Call it nowtro: a track reminiscent of Revolver-era Beatles and Figure 8-era Elliott Smith, a video evoking a run of old Saturday morning cartoons that ends in a goofy, psychedelic episode of The Monkees. But the chorus of David Poe’s new single, “Gun For A Mouth,” speaks clearly to a modern era when everyone is talking, and talking back — loudly.
Begun on a cassette four-track in New York, Poe fleshed out the recording with producer Brad Jones, drummer Sim Cain, and multi-instrumentalists Philip Krohnengold, Ronnie Smith, and Morgan Taylor in Nashville, then finished earlier this year in Los Angeles. The song is the first from his forthcoming album Everyone’s Got A Camera (in 2021, on ECR Music Group/Sony/The Orchard.) But when touring was postponed indefinitely in the spring, Poe realized the outreach for the first single would be confined to video online.
“Music is not a visual medium. I never quite trusted music video, which can cheapen a song and rob the listener of their own mental impressions,” he says. But embraced it, taught himself simple animation in the first month of quarantine, then literally made himself into a cartoon with some satellite help from filmmaker Philip Hodges, director of videos for Ben Folds Five and Foo Fighters.
The result is a colorful blend of mod and Monty Python: mouths eat mouths, Rosie the Riveter flips off her oppressors, an amphibious symbol of intolerance is dispatched, and disarming cameos are made by inspiring historical figures famous for shooting their mouths off.
Despite the title, Poe says the song has nothing to do with actual firearms. “There are too many guns in America,” he contends. “Let your voice be your gun.”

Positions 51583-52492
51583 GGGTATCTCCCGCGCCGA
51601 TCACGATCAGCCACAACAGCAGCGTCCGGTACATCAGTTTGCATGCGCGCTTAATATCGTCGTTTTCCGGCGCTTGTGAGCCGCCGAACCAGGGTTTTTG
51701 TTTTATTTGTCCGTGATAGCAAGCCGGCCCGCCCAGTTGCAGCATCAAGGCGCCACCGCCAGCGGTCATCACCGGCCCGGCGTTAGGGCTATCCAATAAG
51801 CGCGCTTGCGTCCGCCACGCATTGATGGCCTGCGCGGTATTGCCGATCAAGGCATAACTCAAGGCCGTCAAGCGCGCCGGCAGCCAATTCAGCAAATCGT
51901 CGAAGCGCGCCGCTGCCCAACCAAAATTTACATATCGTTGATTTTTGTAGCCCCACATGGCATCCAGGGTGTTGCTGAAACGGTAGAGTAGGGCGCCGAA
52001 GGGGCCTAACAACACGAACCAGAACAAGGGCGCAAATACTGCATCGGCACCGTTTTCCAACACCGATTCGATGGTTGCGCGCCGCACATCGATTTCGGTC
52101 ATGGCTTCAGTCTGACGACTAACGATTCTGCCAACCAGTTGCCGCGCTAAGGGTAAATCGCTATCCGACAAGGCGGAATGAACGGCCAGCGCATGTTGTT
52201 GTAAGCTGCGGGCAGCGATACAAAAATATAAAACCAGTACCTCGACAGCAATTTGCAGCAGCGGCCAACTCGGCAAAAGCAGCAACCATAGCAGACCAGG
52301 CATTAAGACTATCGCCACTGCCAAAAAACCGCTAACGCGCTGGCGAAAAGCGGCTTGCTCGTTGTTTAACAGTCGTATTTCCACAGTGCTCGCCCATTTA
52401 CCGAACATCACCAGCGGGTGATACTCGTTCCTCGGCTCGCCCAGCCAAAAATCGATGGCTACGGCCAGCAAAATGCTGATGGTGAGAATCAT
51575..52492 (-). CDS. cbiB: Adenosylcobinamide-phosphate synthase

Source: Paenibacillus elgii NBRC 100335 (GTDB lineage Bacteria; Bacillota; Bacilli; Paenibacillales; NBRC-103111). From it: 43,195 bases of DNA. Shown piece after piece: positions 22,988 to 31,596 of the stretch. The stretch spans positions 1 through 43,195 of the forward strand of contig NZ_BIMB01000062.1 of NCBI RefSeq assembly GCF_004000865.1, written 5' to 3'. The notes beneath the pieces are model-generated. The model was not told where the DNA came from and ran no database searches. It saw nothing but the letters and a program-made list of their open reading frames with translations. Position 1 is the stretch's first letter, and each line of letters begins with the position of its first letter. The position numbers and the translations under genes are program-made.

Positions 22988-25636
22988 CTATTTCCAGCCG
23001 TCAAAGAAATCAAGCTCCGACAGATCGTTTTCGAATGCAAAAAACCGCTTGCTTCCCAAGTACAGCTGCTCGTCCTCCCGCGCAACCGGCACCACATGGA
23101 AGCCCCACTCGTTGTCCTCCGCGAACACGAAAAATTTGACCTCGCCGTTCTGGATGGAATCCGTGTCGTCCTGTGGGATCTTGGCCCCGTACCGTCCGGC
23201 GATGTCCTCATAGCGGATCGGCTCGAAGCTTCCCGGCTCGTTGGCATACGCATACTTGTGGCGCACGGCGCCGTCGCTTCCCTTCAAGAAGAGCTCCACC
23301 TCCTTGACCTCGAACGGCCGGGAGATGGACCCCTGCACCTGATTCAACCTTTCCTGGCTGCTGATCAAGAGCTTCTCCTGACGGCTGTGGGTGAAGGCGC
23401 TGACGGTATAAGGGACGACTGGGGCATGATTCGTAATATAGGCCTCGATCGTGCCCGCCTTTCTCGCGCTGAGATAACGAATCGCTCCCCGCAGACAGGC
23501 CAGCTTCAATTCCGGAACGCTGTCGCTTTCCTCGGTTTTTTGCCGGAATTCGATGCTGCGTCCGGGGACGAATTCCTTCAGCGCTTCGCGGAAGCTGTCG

Fans of the TV show Nashville (ABC, the CW) may recognize the song, which was one of the first to be sung by a cast member after creator Callie Khouri heard an early demo.
Poe’s own version of his song represents a sonic departure from his last effort, the meditative God & The Girl (ECR Music Group/Sony/The Orchard.) But it follows a handful of pointed single releases, including “Who Built The Wall” and “What The President Said.” Both fired up social media and were shared by the likes of Gloria Steinem, Jane Fonda, and T Bone Burnett, who produced Poe’s eponymous debut.
Poe has learned from the best, touring as support act for Bob Dylan, Joan Baez, Tori Amos, The Jayhawks, and Glenn Tilbrook of Squeeze. A composer fellow of the Sundance Institute, his work features in numerous film, TV, dance and theater projects, official selections of the Sundance Film Festival, and humanitarian projects like The Malala Fund and the You Mean The World Foundation. His songs have been performed by a wide array of artists, including Curtis Stigers, Oh Land, Ana Moura, C.C. White, Thomas Dybdahl and the cast of ABC’s Nashville, and recorded by producers including T-Bone Burnett, Larry Klein, Buddy Miller, and Dave Sitek. He has also produced recordings for other artists, including Regina Spektor and Kraig Jarret Johnson.
Watch the official video for “Gun For A Mouth” below.